Nerissa Gliders as a wonder machine

Nerissa Gliders is a wonder machine, with superior advantages over trains and aeroplanes. It can travel faster than any one of them at a lot lot lower cost. For example it doesn't cost a fraction of the cost of magnetic trains, maglev trains, to build and run. You need very high expensive capital skills and huge investments to build and run maglev trains and only very rich nations can afford it. On the other hand you can train any one quickly to create an inexpensive capital skill to build and run Nerissa Gliders, which any nation can afford.


Besides, it is green and environmental with almost negligible wear and tear costs. The gliders don't have any major moving parts fixed to them to become a heavy load to cost fuel and cause wear and tears. The engine, the fuel, the wheels, the gear box and any other associated parts are fixed separate from it externally, if any one of them needed. If the glider entirely depends on the gravity to move, even it doesn't need an external engine and fuel, and if it is gravity-operated it can recover and reuse its gross weight potential energy to become almost free fuel cost-operated.


As a wonder machine, it is up to you how to exploit it. You can build it to operate on a slope by gravity to minimise or possibly to eliminate fuel costs or drive it against a slope or on an even level route. In each case, it is going to be a lot cheaper than other means of transportations to build and run. On the other hand, you can build it for entertainment as roller coaster to thrill more than any other roller coasters can do in the world. You can build it like small trains to amuse children at amusement parks.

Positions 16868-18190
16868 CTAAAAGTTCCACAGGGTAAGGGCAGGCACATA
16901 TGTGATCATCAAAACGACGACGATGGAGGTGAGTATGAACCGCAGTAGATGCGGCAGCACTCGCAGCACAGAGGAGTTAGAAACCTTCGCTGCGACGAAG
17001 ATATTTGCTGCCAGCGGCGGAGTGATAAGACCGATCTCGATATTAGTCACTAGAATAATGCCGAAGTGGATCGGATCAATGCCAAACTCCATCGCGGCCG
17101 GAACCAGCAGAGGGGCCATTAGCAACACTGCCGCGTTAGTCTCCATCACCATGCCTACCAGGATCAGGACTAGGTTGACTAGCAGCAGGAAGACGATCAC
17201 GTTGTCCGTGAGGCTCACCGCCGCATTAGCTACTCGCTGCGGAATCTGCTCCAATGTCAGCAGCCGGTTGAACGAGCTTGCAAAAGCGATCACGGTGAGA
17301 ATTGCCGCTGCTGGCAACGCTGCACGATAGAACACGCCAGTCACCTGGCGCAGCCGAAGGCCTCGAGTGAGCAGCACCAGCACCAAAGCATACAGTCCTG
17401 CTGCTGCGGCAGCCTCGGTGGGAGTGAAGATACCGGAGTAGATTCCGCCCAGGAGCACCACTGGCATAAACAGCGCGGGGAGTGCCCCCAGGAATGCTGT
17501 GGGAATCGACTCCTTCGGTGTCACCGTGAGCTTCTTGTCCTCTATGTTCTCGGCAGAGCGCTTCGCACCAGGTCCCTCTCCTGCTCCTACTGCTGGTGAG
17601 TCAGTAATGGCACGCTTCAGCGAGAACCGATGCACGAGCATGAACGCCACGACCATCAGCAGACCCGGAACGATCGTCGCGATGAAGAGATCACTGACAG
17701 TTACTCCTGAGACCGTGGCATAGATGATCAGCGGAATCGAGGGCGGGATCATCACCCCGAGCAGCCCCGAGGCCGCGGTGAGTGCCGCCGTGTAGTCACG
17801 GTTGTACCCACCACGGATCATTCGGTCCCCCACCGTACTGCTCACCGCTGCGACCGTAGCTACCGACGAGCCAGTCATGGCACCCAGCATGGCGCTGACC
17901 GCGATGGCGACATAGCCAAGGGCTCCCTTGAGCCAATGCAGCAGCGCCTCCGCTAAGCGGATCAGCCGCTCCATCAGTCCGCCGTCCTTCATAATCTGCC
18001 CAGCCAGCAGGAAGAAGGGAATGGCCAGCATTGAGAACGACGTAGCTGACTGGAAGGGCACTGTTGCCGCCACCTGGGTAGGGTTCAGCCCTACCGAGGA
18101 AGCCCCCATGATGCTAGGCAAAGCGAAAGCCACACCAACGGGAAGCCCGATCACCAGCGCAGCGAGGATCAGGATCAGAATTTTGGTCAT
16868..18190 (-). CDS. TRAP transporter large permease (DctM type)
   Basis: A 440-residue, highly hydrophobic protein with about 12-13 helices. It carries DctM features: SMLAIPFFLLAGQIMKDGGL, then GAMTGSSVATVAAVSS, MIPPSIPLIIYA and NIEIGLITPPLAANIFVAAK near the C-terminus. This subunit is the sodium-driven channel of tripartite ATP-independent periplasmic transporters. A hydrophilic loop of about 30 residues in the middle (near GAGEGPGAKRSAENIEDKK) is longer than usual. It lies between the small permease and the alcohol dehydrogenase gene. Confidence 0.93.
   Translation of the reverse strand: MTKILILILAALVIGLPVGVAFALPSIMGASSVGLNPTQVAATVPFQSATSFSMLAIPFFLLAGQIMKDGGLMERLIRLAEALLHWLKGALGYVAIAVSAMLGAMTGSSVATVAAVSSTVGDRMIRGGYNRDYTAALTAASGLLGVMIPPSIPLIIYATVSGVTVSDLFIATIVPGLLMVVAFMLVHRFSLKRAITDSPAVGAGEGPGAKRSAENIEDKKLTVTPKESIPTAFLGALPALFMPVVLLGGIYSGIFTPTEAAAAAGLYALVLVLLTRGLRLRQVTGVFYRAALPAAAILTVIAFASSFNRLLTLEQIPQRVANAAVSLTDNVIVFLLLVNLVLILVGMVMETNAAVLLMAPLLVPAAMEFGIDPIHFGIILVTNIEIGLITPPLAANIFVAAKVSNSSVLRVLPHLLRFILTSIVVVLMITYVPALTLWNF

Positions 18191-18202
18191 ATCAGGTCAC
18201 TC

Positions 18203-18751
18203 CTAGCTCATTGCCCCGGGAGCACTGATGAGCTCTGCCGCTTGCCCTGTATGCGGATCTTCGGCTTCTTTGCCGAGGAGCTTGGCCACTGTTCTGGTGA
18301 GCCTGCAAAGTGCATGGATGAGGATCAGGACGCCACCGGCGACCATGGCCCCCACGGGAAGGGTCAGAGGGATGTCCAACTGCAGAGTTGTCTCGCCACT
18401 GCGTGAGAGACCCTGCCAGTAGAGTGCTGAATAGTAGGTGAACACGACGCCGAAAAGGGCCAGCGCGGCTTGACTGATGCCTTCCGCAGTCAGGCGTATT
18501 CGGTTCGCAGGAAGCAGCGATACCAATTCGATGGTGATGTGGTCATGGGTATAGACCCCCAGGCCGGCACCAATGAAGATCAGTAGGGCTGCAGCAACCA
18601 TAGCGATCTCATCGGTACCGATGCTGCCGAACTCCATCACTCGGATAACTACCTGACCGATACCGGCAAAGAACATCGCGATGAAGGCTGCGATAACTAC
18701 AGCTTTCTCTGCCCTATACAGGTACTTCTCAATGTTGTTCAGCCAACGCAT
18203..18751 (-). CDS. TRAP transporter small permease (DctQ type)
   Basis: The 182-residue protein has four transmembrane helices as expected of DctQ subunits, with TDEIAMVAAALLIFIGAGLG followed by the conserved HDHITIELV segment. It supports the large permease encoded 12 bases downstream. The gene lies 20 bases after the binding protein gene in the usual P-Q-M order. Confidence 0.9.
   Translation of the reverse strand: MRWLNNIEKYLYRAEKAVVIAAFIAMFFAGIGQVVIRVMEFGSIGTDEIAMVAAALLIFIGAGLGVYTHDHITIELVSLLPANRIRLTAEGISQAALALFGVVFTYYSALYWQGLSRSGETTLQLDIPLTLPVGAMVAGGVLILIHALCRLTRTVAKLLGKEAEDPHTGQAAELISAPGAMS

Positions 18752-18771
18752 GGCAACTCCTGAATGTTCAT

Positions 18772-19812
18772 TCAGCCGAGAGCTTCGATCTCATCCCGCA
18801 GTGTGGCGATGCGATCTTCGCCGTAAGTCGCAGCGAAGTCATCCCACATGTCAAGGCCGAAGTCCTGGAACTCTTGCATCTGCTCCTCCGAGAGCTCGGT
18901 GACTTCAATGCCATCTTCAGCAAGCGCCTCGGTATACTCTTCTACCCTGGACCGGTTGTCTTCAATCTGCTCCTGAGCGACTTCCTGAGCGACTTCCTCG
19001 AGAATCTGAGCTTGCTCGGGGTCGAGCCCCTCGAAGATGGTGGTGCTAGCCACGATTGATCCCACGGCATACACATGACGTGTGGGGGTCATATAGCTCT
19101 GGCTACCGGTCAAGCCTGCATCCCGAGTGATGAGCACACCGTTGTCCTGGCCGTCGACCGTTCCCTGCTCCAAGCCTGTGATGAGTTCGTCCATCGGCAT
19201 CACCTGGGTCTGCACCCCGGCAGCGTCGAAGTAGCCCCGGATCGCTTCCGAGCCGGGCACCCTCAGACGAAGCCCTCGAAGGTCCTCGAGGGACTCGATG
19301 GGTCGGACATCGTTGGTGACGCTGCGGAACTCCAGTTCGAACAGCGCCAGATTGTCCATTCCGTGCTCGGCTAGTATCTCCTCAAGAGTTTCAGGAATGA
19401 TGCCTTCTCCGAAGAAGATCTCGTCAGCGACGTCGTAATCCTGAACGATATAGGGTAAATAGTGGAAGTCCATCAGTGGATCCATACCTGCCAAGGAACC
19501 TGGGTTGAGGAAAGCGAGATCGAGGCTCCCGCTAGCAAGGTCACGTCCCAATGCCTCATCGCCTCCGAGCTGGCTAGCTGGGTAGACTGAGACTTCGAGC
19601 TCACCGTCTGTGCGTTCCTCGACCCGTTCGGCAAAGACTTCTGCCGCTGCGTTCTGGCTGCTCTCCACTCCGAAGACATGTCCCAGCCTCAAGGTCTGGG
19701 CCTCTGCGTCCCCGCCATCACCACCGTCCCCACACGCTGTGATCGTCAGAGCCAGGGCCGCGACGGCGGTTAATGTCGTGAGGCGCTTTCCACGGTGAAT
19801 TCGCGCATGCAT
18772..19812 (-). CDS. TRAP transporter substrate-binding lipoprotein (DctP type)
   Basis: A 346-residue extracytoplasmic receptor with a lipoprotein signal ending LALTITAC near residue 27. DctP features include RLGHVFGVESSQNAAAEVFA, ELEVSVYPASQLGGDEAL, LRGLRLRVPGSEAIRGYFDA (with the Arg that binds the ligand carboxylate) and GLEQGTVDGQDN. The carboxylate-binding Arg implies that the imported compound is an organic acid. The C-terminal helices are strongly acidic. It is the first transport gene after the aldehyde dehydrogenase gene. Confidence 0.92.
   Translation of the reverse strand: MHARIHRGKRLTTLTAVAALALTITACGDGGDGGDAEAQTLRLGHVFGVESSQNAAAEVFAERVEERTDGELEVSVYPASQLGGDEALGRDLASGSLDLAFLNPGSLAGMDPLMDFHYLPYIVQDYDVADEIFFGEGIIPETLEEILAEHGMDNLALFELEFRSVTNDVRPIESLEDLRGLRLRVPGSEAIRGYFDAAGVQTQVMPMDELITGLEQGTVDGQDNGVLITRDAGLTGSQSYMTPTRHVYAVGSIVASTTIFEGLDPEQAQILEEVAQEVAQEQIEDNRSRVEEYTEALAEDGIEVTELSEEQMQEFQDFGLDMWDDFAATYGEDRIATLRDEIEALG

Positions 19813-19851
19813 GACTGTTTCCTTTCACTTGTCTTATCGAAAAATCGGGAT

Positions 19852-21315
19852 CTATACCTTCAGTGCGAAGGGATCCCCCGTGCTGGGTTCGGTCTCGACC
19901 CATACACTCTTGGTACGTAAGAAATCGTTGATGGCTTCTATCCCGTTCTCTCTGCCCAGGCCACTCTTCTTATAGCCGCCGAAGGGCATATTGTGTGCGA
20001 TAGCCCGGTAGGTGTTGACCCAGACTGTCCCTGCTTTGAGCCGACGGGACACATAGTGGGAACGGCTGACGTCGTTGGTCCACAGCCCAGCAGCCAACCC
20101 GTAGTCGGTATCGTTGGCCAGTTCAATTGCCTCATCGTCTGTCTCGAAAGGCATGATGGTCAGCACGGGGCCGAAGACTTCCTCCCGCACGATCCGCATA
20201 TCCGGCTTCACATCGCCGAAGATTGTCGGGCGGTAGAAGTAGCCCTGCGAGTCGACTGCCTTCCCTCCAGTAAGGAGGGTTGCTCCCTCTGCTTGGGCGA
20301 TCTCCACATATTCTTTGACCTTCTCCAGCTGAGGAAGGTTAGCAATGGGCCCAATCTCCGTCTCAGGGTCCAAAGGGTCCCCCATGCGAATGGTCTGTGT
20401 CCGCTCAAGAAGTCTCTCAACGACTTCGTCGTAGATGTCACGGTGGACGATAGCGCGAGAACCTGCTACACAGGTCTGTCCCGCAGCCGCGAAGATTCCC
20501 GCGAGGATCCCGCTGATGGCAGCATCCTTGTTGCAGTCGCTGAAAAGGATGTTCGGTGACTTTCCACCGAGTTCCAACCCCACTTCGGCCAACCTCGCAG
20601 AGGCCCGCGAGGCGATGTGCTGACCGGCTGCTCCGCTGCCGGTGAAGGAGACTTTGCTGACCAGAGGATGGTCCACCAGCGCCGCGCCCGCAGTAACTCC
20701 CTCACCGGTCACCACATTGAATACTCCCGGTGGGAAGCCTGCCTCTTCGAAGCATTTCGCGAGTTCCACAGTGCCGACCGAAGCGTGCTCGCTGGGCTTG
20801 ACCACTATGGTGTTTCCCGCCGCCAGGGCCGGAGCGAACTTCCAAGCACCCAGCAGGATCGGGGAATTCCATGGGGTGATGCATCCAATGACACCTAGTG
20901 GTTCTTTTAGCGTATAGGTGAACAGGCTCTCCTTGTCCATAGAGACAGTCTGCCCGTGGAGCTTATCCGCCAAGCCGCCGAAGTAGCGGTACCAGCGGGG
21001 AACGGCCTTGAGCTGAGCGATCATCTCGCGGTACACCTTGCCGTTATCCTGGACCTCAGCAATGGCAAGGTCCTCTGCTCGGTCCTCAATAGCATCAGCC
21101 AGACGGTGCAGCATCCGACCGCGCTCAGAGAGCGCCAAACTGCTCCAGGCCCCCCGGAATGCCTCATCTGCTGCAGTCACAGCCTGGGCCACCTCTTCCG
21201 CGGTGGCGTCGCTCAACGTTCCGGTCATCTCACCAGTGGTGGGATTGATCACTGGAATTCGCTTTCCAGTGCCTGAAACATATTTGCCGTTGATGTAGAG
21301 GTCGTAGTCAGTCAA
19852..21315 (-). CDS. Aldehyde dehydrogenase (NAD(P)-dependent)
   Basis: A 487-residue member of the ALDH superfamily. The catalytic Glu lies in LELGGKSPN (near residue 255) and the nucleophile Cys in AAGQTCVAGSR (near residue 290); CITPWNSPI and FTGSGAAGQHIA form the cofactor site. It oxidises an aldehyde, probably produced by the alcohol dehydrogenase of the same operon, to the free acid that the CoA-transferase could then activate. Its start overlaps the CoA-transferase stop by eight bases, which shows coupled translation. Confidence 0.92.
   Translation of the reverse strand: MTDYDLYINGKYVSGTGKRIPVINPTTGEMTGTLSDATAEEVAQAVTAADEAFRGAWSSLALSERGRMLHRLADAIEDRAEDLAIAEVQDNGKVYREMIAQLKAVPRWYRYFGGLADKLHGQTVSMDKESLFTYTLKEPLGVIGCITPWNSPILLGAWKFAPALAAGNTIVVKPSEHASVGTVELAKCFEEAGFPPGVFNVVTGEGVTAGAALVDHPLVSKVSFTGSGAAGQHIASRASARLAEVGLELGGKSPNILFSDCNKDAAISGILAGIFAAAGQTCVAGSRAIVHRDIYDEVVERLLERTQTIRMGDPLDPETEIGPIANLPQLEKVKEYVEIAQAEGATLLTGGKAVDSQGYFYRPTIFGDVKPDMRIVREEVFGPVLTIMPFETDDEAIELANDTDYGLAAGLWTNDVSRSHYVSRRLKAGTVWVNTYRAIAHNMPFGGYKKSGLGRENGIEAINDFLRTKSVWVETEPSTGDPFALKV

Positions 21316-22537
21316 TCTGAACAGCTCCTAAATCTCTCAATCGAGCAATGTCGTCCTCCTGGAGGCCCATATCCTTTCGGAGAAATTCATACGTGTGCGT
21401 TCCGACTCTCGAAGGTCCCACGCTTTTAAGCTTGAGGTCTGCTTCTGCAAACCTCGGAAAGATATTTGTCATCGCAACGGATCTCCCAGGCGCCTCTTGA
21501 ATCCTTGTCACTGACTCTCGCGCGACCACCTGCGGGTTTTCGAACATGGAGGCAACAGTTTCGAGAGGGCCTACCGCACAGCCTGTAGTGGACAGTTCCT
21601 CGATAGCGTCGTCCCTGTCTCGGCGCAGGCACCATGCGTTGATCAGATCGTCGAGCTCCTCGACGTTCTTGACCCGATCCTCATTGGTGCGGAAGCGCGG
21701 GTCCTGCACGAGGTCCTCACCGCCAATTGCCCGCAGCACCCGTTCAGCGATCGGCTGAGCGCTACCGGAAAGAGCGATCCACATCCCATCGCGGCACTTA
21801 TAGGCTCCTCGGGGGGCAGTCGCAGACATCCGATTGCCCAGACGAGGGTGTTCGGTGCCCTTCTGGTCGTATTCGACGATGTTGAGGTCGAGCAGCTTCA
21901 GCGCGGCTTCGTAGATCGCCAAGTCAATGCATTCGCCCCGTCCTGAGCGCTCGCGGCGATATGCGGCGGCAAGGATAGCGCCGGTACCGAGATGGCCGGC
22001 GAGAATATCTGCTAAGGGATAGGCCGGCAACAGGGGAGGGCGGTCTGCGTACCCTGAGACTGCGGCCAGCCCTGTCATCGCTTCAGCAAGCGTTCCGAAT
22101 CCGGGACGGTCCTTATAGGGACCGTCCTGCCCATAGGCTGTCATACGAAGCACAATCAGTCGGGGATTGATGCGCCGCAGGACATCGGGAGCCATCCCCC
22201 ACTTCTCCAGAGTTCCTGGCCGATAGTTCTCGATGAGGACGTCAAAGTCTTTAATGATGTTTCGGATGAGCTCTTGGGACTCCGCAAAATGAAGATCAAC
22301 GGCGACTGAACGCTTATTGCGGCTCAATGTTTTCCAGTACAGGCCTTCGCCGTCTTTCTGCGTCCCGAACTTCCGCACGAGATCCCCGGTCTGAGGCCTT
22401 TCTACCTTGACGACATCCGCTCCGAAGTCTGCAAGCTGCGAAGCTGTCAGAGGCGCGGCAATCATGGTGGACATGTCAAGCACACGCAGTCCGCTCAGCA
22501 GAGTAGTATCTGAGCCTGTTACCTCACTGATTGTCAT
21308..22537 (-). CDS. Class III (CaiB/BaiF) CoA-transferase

Nerissa Gliders can be built with important aerodynamic advantages over aeroplanes and fast trains like bullet or maglev trains. Aeroplanes and fast trains need air help to move. Fast trains need aerodynamic designs to press the train against the rails to get a good traction. Aeroplanes need aerodynamic designs to help aeroplanes to fly. But all these designs obstacle the speed and cost more fuel and wear and tears. On the other hand, aerodynamic designs of Nerissa gliders made to get rid of air resistance as an obstacle to speed and to reduce wear and tears.


Gliders of Nerissa Gliders can be made like a cylinder in the middle with long cones at the back and front. This creates an aerodynamic shape, which makes air resistance almost negligible and could make Nerissa Gliders to cross terminal velocity or at least obtain very high terminal velocity. The wheels are not fixed to the gliders. They are fixed on the ground for the gliders to pass over them. To minimise wear and tears on the wheels, the gliders can include aerodynamic shapes to give them a bit of lift to minimise thrust on the wheels. This doesn't cause traction problem because the feet of gliders can be sandwiched between two driving wheels, one under the feet and the other on the feet, pressing the feet against each other.